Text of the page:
By Michael Mann & Phil Jones (guest)
Svalbard, an Arctic island in the Northern North Atlantic, is predicted to warm considerably more than most of the rest of the earth in many model-based scenarios. See for example the figure to the right, which represents a relatively high-end IPCC Third Assessment Report scenario for the projected surface temperature difference between the period 2071 -2100 and 1961-1990. Svalbard is the island north of Norway at about 80N between 15-30E.
The enhanced warming in this region is related to the issue of polar amplification that we have discussed previously on RC. It also happens that the Svalbard meteorological station is the 2nd station in the World Meteorological Organization (WMO) meteorological station list. This means that it tends to get noticed. The Climatic Research Unit (CRU) of the University of East Anglia maintains one prominent version of the global surface temperature data set and as part of its routine quality control, CRU flags any unusual (anomalous warm or cold) new measurements that come in. Svalbard has now been flagged consistently over the past several months, but the values have been confirmed as accurate by the Norwegian Met Service, which operates the Svalbard station.
Here are the recent Svalbard monthly surface temperature measurements, the long-term (1961-1990) means (“ybar”) and standard deviations (“sd”), and associated anomalies i.e., departure from average (“delta”) for Dec 2005 through April 2006 (all in degrees C):
Month Value ybar sd Delta Dec 05 -3.8 -13.3 4.4 +9.5 Jan 06 -2.7 -15.3 4.7 +12.6 Feb 06 -9.8 -16.3 3.7 +6.5 Mar 06 -13.1 -15.8 3.7 +2.7 Apr 06 0.0 -12.4 2.7 +12.4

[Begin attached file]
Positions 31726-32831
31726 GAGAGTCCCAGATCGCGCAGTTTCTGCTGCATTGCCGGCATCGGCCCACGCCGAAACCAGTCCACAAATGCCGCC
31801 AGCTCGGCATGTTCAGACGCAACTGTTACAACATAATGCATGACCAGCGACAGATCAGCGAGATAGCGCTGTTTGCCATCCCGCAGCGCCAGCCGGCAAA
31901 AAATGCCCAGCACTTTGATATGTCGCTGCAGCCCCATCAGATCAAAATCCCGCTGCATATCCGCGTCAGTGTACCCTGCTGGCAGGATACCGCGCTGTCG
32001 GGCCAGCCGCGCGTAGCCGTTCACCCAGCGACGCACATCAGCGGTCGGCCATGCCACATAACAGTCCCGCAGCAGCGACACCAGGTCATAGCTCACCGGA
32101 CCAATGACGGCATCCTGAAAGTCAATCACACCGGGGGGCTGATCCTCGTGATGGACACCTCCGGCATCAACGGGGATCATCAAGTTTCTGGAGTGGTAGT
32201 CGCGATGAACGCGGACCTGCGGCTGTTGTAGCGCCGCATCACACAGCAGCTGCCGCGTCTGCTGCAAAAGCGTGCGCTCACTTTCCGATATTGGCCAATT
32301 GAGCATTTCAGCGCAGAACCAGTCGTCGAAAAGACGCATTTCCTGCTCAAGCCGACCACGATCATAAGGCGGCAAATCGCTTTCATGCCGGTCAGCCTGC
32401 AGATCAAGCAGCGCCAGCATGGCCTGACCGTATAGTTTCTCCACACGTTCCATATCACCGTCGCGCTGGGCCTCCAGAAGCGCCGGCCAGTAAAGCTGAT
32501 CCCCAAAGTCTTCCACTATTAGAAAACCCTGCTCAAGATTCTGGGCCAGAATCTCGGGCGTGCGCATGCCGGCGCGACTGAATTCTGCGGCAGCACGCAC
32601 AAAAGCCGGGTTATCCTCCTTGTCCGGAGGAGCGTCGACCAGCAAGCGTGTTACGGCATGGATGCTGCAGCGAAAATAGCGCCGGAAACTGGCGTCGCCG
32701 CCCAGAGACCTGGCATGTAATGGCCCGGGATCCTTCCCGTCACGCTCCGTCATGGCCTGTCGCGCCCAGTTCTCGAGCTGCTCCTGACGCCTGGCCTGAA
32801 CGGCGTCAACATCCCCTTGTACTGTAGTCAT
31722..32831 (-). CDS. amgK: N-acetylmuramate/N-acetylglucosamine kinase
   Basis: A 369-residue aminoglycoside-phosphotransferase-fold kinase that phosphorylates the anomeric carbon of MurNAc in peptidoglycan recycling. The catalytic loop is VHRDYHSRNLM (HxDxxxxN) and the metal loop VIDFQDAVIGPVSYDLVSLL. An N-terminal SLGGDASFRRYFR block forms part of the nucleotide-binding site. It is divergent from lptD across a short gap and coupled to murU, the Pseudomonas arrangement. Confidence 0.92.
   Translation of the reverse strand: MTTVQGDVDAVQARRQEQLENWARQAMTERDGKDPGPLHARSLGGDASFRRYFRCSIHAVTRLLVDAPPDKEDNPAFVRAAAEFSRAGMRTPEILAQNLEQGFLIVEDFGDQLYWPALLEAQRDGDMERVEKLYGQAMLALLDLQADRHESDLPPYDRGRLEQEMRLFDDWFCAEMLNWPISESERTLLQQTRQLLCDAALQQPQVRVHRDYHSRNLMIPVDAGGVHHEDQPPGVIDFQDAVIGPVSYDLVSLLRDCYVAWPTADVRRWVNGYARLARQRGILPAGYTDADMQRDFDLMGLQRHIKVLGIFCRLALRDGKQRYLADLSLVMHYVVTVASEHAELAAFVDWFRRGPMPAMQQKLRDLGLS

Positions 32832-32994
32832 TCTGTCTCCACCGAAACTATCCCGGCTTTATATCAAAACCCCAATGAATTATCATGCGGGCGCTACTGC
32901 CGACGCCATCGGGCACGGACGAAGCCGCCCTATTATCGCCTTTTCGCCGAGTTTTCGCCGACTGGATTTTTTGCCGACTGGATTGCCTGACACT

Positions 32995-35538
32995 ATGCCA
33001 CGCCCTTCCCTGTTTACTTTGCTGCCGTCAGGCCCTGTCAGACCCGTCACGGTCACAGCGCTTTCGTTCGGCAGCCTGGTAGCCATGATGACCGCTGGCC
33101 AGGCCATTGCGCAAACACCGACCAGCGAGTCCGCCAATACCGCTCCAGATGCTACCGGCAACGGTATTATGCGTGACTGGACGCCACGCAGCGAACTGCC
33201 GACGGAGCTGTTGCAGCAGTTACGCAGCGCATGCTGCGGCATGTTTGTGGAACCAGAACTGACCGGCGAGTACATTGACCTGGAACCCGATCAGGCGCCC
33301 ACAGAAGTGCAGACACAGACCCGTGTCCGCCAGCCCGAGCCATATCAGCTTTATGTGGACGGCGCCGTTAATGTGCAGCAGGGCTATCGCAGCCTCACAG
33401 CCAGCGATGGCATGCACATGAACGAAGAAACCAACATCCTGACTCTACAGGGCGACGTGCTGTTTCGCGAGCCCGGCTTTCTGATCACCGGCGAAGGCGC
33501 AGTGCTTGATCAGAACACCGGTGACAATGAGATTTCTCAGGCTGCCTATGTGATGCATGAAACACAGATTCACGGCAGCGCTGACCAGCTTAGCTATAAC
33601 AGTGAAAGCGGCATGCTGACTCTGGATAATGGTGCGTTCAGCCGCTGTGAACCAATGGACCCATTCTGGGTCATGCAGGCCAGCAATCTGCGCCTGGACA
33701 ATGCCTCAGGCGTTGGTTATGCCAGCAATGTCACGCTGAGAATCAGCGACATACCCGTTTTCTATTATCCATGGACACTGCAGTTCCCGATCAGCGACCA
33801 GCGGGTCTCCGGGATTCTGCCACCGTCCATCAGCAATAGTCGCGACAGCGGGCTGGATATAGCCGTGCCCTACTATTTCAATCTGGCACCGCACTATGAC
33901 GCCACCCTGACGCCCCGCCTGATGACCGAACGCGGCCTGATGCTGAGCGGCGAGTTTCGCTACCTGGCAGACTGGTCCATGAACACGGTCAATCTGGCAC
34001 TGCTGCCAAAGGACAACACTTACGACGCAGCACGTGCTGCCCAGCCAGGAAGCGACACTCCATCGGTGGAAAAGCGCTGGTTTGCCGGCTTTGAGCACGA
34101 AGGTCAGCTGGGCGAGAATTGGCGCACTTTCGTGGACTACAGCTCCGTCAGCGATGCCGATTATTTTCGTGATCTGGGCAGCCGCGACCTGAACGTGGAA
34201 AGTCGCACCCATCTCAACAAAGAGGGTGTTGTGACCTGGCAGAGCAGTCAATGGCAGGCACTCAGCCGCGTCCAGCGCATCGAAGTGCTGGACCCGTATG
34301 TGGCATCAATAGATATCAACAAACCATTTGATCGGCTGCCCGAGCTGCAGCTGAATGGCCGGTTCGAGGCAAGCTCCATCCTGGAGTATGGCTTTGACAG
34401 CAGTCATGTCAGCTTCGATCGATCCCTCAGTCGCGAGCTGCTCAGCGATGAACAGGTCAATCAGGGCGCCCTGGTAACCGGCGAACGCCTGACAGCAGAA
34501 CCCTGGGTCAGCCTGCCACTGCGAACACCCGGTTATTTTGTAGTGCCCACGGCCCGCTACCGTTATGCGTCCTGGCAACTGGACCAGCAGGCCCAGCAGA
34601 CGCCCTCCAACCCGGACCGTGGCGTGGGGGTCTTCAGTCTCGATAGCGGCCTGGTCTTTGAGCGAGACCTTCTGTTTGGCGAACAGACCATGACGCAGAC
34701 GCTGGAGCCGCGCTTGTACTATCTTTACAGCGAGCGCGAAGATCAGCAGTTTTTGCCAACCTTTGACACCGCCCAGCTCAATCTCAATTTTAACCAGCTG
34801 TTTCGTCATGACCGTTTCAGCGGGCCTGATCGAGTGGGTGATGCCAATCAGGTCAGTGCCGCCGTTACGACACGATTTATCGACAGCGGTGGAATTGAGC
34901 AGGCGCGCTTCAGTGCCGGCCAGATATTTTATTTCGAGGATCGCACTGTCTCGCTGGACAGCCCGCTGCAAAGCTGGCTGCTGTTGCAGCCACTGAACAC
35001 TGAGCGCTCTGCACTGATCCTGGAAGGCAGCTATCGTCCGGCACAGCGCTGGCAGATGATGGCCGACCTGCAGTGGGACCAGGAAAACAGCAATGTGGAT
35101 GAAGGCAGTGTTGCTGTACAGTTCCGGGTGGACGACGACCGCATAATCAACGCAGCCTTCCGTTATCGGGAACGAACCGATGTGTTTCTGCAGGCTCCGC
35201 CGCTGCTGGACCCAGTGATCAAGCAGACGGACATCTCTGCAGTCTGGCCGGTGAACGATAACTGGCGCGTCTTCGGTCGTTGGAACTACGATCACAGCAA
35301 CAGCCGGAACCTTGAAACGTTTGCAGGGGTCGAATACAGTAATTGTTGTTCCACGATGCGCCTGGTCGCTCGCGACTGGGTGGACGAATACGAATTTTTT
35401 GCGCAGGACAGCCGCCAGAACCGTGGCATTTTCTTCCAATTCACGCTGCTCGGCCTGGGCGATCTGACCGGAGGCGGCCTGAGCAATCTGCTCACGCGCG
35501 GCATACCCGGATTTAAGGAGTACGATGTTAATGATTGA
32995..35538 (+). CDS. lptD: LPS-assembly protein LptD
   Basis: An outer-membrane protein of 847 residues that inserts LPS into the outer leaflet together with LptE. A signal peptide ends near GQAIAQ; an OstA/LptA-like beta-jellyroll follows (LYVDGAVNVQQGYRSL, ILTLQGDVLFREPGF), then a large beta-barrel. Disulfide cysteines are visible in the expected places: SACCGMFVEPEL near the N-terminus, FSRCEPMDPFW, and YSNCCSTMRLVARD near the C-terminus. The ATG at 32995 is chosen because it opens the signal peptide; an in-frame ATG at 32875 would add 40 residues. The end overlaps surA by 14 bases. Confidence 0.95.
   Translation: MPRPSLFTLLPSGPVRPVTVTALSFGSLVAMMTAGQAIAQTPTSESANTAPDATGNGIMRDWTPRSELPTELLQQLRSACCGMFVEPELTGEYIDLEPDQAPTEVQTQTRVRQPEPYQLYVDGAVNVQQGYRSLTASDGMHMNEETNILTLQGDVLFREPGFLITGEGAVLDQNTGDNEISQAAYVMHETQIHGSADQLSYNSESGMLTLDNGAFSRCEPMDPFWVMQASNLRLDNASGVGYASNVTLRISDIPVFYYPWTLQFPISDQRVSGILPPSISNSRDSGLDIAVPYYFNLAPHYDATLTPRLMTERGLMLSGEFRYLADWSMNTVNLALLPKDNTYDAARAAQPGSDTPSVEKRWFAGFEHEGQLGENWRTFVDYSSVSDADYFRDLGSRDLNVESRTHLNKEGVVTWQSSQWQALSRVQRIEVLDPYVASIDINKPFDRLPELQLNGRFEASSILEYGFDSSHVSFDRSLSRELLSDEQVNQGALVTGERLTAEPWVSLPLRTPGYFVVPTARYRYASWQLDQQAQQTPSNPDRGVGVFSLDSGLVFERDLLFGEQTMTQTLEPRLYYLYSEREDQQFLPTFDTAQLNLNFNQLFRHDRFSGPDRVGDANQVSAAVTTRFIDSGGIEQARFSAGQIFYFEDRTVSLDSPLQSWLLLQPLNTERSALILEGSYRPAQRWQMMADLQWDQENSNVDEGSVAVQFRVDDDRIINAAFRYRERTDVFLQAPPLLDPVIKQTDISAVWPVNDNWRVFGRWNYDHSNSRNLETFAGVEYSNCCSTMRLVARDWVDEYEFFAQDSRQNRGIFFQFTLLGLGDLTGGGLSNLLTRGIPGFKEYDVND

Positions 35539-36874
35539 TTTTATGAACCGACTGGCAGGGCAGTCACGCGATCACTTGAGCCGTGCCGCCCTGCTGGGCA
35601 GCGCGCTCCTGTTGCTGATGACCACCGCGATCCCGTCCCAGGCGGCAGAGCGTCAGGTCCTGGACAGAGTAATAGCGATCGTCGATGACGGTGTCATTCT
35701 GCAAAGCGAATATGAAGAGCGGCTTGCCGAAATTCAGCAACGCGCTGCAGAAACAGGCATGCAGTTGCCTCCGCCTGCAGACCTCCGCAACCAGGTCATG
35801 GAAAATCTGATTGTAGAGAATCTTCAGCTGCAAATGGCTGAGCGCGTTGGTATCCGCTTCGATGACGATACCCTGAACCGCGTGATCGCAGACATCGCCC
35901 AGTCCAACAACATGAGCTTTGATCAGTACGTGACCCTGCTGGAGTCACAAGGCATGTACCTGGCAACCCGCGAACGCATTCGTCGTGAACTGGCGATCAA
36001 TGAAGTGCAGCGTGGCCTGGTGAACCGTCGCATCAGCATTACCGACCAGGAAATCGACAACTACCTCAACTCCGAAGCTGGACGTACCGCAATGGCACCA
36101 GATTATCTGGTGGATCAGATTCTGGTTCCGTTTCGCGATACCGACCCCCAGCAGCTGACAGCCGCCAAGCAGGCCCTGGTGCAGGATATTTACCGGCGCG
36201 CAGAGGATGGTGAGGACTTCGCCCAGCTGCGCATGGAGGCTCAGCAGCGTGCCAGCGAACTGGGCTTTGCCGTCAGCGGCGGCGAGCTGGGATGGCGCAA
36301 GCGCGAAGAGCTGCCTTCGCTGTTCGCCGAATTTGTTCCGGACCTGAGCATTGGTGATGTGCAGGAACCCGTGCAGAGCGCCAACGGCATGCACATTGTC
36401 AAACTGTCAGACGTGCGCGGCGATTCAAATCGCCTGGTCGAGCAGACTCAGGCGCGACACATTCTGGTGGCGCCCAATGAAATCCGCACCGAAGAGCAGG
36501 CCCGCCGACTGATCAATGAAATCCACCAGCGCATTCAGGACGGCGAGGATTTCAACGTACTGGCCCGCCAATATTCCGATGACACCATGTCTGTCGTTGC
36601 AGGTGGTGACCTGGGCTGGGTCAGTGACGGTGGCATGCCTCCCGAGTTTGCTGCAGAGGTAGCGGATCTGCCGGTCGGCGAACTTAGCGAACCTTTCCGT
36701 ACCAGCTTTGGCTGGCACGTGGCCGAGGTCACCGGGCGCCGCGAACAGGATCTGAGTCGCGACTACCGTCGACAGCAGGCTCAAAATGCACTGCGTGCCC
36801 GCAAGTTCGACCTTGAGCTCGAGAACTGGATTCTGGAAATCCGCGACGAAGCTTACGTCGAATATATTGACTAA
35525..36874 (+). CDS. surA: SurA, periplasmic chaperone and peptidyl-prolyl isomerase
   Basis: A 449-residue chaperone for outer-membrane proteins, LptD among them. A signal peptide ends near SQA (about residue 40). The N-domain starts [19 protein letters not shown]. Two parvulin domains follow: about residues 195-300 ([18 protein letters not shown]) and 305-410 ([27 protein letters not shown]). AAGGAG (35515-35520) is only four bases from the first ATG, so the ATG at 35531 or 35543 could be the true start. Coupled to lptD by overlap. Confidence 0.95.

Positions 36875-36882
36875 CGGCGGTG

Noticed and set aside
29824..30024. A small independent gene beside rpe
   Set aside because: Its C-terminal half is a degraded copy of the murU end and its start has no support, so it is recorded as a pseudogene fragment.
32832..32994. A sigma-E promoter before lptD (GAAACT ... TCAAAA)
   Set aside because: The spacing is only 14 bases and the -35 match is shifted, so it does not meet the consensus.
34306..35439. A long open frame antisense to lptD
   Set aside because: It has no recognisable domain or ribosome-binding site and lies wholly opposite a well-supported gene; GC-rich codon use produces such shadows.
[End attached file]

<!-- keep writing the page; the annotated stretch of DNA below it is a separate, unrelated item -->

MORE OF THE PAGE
The numbers are fairly remarkable. April’06 was warmer than any previously recorded May, and January ’06 was warmer than any previously recorded April. The previously warmest April was
-7.0C (1996) -4.3C (2004). There is currently an absence of sea ice off much of the coast of Svalbard, which is also unprecedented for so early in the year.
The April mean temperature is almost 5 standard deviations above the mean, a “5 sigma event” in statistical parlance. Under the assumption of stationary ‘normal’ statistics, such an event is considered astronomically improbable (< 1 in 106), and, like the summer heat wave in Europe in 2003 (which was a 5 sigma event in Switzerland, 3 sigma over Europe as a whole), deserves special attention. As we have nonetheless remarked before on RC, particular events, even seasonally-persistent anomalies as unusual as these, do not “prove” anthropogenic warming. But in a statistical sense, large outliers like this make it more probable that the underlying distributions are shifting and give us a glimpse into the types of anomalies we might expect to become more common in the decades ahead.
Correction and update: (1 June) Micheal Shouler points out that we misread the previous April record (corrected above). And now that the May 06 data has come in at a record-breaking +0.9 C, our statement that April 06 was warmer than all previously recorded Mays is still true – but only just! Things move fast in this field…